Microsoft Office Tutorials and References

In Depth Information

**Rounding to n significant digits**

In practice, INT and TRUNC return different results only when using negative numbers. For example,

the following formula returns –14.0:

=TRUNC(-14.2)

The next formula returns –15.0 because –14.2 is rounded down to the next lower integer:

=INT(-14.2)

The TRUNC function takes an additional (optional) argument that’s useful for truncating decimal

values. For example, the following formula returns 54.33 (the value truncated to two decimal places):

=TRUNC(54.3333333,2)

Rounding to n significant digits

In some situations, you may need to round a value to a particular number of significant digits. For

example, you may want to express the value 1,432,187 in terms of two significant digits (that is, as

1,400,000). The value 84,356 expressed in terms of three significant digits is 84,300.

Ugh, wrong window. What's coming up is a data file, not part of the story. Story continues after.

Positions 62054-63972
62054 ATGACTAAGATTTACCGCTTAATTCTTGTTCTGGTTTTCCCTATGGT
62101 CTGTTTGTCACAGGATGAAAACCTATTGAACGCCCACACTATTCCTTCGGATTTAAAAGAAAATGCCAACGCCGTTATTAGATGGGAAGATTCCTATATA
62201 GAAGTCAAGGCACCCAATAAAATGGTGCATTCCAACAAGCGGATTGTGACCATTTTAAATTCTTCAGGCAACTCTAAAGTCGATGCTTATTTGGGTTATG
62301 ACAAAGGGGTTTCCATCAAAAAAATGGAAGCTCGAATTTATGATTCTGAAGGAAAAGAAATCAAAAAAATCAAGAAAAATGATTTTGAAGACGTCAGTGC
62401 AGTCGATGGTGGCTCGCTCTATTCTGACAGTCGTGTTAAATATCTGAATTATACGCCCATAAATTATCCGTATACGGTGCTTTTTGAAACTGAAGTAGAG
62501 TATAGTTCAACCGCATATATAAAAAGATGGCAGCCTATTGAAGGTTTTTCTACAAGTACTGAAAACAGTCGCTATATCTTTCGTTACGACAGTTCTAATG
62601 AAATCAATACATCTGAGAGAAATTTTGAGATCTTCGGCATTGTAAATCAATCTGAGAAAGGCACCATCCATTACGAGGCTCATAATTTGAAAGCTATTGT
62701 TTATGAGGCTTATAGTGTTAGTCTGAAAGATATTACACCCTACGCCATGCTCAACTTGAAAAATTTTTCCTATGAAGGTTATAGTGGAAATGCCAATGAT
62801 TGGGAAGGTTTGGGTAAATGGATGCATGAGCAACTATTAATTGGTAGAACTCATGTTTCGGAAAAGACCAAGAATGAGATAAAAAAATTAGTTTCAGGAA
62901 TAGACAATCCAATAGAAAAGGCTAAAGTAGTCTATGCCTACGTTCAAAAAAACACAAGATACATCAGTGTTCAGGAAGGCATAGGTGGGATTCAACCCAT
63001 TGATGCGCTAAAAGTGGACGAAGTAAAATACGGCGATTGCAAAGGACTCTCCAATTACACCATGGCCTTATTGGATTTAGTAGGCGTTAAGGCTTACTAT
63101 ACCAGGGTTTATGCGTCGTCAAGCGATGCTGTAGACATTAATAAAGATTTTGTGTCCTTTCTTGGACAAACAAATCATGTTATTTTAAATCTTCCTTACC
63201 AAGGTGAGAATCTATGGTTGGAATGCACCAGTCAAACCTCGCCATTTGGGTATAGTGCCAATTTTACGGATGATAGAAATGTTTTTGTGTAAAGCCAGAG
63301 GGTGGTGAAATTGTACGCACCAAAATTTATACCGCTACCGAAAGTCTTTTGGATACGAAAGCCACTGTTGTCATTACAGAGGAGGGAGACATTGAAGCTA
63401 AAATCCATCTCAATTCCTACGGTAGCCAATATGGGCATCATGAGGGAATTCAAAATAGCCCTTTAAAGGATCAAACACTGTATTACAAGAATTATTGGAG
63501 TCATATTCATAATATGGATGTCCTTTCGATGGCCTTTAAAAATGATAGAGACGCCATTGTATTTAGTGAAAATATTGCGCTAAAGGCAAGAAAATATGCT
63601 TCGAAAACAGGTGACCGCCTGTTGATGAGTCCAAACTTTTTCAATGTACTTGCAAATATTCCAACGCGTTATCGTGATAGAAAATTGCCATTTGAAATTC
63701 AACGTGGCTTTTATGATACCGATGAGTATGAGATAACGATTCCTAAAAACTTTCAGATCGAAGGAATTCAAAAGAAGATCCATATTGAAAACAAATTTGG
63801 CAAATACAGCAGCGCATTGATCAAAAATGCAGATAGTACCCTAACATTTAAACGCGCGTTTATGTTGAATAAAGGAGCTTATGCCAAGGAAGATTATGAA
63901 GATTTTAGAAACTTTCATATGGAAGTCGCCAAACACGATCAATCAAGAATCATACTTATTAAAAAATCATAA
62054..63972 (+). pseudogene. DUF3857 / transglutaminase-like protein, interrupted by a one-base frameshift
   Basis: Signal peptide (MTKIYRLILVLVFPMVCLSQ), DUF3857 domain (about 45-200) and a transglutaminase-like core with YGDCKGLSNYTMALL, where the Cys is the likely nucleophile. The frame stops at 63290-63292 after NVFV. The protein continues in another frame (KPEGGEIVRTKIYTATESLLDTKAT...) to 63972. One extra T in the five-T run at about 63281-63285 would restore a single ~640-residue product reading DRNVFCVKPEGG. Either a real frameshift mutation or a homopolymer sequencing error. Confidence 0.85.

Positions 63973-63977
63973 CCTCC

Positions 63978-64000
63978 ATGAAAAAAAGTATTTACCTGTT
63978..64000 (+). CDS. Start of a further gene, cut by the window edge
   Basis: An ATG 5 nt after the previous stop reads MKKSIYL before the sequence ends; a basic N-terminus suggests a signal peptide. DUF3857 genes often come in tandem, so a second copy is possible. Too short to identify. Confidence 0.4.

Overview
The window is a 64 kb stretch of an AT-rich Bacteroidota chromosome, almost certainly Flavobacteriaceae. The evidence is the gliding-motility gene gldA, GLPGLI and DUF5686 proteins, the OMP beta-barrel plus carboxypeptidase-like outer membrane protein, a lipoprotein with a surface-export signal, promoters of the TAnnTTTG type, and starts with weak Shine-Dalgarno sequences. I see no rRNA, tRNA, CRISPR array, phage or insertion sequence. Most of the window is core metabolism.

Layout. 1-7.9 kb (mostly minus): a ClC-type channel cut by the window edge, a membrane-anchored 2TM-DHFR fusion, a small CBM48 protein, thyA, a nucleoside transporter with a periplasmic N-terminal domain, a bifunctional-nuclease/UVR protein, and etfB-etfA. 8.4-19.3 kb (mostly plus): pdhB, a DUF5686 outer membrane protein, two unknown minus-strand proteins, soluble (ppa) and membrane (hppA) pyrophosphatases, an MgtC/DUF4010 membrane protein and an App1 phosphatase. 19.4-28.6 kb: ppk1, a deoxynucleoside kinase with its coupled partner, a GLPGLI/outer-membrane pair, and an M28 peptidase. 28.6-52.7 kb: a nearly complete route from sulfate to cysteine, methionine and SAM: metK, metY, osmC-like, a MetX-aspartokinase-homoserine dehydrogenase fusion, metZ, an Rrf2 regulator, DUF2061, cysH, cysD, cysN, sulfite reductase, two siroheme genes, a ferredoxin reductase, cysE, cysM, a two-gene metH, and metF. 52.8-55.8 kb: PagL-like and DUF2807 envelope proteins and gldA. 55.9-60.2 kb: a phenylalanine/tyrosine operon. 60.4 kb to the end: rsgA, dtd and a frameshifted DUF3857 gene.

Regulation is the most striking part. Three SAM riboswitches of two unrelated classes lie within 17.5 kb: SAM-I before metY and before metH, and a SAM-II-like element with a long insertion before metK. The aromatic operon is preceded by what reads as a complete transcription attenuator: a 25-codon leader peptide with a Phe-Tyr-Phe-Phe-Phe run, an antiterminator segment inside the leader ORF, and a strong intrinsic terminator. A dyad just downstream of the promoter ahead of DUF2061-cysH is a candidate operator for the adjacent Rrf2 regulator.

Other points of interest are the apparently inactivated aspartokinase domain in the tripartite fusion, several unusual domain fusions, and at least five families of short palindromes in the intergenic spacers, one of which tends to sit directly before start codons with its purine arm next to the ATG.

If the value is a positive number with no decimal places, the following formula does the job. This

formula rounds the number in cell A1 to two significant digits. To round to a different number of

significant digits, replace the 2 in this formula with a different number:

=ROUNDDOWN(A1,2-LEN(A1))

For non-integers and negative numbers, the solution is a bit trickier. The following formula provides

a more general solution that rounds the value in cell A1 to the number of significant digits specified

in cell A2. This formula works for positive and negative integers and non-integers:

=ROUND(A1,A2-1-INT(LOG10(ABS(A1))))

For example, if cell A1 contains 1.27845 and cell A2 contains 3, the formula returns 1.28000 (the

value, rounded to three significant digits).